Thursday, October 11, 2012

Keeping Score

As I mentioned in an earlier post, I had the fortune, thanks to my employer Littleton Public Schools, of attending the Learning Forward conference this summer.  At each conference I attend, my hope is to leave having attended one session that substantively informs my practice.  At this conference, I attended many, my favorite of which was "Feedback: the Hinge that Joins Teaching and Learning", by Jane E. Pollock.  Pollock co-authored the first edition of Classroom Instruction that Works:  Research-Based Strategies for Increasing Student Achievement.  One section of the text addresses the value of feedback, a section which Pollock's session expanded upon.

Among the topics of this session was score sheets, a component presented by Ian Mulligan from Regis Jesuit High School.  I'm thankful to Ian that he was not only willing to share this strategy, but also to email me the exact document he uses.  The document is a grid on which, each day when students enter class, they record, among other things, the date, the day's learning goal(s), a pre-learning score, and their understanding as they leave class.

I've implemented this strategy as it satisfies all three of my professional learning goals.  Not only does it give students an opening exercise, as each day they are responsible for writing down that learning goal as soon as they enter class, it is also an excellent source of student reflection and feedback for me.  Often, I walk around the room at class's end, checking to see how their understanding as they leave class compares to their pre-learning score.  In doing so, I find out if they are clear about what our purpose is each day. I also know how/ if they are growing using the teaching methods I employ. This strategy also asks them to reflect each day on their learning. Periodically, I check these score sheets as a way to get a bigger picture sense of how, if at all, they are evolving as learners and what I may need to reinforce in upcoming lessons or units.  In short, I love Ian's idea.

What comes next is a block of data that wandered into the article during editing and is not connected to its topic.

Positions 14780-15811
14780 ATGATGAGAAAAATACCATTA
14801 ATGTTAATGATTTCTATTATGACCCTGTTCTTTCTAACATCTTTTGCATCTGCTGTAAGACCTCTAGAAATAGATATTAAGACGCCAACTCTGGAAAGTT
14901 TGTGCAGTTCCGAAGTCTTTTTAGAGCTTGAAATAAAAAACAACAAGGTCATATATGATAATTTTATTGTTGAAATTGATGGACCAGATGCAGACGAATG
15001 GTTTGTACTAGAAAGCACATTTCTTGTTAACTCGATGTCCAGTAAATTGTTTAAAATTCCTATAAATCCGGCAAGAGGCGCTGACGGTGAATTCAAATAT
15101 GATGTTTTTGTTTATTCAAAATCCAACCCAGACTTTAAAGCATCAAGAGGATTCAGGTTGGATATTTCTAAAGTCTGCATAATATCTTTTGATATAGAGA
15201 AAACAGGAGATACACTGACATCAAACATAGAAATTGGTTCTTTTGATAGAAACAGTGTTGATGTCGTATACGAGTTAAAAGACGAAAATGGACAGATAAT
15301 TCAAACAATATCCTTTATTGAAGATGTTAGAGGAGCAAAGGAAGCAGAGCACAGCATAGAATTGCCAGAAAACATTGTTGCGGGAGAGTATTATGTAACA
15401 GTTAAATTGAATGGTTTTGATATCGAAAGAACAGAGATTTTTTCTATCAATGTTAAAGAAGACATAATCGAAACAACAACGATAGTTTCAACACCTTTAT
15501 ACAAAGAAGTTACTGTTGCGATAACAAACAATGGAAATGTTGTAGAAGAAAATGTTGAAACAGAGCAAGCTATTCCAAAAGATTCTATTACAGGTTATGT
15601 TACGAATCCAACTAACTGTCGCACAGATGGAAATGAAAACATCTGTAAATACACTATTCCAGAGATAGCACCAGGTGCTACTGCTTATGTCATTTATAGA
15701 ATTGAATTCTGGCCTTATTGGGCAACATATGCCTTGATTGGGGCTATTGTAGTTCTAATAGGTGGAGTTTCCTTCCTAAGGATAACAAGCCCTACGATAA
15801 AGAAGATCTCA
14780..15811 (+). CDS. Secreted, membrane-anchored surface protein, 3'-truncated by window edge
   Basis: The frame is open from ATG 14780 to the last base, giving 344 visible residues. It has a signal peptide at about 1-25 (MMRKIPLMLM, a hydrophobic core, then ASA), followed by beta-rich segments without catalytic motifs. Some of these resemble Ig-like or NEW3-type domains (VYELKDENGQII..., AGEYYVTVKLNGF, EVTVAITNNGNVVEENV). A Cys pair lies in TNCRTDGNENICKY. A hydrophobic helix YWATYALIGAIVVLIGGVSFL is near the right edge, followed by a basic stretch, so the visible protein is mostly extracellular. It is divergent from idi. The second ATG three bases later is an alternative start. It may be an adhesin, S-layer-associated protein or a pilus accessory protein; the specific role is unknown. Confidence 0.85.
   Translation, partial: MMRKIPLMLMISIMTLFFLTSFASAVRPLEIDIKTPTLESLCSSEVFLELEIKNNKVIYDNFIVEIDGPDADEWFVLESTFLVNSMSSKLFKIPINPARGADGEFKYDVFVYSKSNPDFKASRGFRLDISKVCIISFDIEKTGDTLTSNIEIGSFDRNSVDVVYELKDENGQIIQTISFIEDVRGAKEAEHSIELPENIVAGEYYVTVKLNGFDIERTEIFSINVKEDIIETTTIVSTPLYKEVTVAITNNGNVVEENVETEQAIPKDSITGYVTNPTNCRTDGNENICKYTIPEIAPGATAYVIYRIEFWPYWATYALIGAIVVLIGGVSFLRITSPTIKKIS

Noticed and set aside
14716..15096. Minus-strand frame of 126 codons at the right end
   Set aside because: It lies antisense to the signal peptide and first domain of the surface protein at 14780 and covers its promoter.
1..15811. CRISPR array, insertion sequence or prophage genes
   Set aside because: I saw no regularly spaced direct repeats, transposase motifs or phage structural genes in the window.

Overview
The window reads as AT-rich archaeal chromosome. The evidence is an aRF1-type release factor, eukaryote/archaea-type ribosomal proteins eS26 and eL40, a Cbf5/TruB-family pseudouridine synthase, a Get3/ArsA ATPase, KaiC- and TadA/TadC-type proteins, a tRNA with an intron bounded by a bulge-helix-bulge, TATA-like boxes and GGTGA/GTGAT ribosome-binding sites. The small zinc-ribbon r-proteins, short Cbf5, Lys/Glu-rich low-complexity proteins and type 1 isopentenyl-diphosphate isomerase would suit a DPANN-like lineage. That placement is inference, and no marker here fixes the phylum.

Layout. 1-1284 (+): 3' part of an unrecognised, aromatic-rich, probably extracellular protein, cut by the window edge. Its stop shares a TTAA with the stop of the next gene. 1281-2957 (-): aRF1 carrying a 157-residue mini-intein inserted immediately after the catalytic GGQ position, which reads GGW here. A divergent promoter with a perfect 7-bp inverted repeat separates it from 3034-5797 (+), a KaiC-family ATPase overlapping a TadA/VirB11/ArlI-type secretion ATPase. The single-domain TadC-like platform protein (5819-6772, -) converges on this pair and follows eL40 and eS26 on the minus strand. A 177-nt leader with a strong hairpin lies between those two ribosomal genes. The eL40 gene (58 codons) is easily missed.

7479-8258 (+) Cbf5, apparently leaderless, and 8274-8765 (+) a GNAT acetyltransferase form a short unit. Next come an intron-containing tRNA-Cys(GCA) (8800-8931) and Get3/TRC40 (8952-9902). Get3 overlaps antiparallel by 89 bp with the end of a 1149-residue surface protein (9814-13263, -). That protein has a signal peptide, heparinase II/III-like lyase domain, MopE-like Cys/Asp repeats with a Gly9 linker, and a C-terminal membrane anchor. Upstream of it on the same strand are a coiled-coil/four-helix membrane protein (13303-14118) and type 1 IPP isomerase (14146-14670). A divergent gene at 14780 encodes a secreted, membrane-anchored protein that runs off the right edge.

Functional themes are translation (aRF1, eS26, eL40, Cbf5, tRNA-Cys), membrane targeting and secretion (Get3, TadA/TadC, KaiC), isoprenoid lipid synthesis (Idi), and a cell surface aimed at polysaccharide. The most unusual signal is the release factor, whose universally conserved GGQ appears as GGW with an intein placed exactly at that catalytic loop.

Interestingly, I collected these score sheets from my Honors class at week's beginning as we are wrapping up our biggest unit of first semester and I wished to check in with their learning and to obtain their feedback.  In other classes, learning growth has been consistent, with pre-learning scores registering lower than their understanding as they leave class nearly every day.  Unlike what I've found in other classes, I discovered that, for many of my Honors students, their pre-learning scores were high and their growth was minimal or, in some cases, non-existent.  Just as these students experience minimal growth on tests like CSAP as they enter at a higher level of performance, they enter class with a higher level of understanding and are exhibiting less growth than other students.  My concern, then, becomes their reflection on our class time.

Can a student still feel his time is well-spent when he leaves without a higher understanding level or with only minimal growth?  How can I continue to challenge them to continue to grow as learners given their high levels of achievement and understanding?

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